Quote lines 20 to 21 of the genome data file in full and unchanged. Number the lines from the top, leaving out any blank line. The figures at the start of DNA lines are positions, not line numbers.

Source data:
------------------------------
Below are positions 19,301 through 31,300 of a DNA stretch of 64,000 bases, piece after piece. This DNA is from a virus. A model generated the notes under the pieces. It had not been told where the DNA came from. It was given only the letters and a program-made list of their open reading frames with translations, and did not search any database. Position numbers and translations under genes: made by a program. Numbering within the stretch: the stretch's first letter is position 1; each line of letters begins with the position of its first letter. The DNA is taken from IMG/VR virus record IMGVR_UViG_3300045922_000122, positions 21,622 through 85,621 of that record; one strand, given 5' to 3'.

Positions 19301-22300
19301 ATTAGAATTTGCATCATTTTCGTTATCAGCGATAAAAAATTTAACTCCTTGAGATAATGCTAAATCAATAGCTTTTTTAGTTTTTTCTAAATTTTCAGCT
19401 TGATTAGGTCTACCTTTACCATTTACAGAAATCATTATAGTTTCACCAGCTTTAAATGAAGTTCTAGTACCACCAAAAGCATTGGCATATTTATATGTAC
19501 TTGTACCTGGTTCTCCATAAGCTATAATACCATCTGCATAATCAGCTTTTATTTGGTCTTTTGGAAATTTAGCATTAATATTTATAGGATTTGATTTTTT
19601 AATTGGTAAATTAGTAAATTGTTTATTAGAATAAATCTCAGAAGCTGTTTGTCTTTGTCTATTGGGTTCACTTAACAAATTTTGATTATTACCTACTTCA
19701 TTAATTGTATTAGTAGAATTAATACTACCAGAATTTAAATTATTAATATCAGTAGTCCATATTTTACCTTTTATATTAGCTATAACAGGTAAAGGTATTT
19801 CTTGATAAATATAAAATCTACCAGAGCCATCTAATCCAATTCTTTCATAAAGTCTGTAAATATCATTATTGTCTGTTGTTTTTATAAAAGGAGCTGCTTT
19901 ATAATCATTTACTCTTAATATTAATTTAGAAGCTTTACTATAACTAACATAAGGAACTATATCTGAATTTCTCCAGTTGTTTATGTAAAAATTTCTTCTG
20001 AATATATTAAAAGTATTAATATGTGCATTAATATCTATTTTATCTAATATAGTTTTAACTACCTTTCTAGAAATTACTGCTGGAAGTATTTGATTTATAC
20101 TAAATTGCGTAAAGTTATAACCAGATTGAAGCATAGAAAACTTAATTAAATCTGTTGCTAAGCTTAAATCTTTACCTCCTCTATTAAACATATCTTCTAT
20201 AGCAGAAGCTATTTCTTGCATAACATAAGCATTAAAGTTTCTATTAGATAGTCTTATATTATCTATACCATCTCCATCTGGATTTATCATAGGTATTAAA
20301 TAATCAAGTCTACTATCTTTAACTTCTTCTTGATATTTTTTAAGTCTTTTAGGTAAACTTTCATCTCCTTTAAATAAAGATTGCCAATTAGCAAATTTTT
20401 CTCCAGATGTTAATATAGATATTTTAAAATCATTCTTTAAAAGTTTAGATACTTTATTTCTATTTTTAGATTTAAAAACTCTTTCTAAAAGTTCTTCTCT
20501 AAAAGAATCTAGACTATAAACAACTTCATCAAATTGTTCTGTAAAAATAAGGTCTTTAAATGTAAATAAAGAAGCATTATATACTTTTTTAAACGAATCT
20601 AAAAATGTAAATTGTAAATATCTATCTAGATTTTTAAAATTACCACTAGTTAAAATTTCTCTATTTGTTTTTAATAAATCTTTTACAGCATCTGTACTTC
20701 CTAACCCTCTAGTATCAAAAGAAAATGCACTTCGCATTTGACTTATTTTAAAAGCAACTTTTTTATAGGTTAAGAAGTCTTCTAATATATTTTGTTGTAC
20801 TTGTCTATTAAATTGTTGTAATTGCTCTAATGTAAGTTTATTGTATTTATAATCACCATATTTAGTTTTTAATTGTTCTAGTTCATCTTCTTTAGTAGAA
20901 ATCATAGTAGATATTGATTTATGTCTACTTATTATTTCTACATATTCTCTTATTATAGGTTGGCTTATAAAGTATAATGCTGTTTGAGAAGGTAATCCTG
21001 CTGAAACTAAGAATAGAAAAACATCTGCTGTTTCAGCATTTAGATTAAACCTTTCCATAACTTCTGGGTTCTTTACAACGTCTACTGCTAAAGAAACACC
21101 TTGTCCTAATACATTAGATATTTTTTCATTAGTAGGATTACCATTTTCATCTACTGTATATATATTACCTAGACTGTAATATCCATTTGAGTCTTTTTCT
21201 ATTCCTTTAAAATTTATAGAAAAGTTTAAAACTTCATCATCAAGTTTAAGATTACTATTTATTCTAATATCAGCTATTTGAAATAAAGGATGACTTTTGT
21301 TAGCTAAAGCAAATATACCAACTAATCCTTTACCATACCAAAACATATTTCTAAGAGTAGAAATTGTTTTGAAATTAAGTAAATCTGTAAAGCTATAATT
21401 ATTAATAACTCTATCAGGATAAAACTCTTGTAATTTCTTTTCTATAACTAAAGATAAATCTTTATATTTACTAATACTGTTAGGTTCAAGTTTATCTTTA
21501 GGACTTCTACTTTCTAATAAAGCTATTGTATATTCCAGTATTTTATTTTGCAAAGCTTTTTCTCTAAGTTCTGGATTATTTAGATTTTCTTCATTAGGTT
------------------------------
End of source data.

21001 CTGAAACTAAGAATAGAAAAACATCTGCTGTTTCAGCATTTAGATTAAACCTTTCCATAACTTCTGGGTTCTTTACAACGTCTACTGCTAAAGAAACACC
21101 TTGTCCTAATACATTAGATATTTTTTCATTAGTAGGATTACCATTTTCATCTACTGTATATATATTACCTAGACTGTAATATCCATTTGAGTCTTTTTCT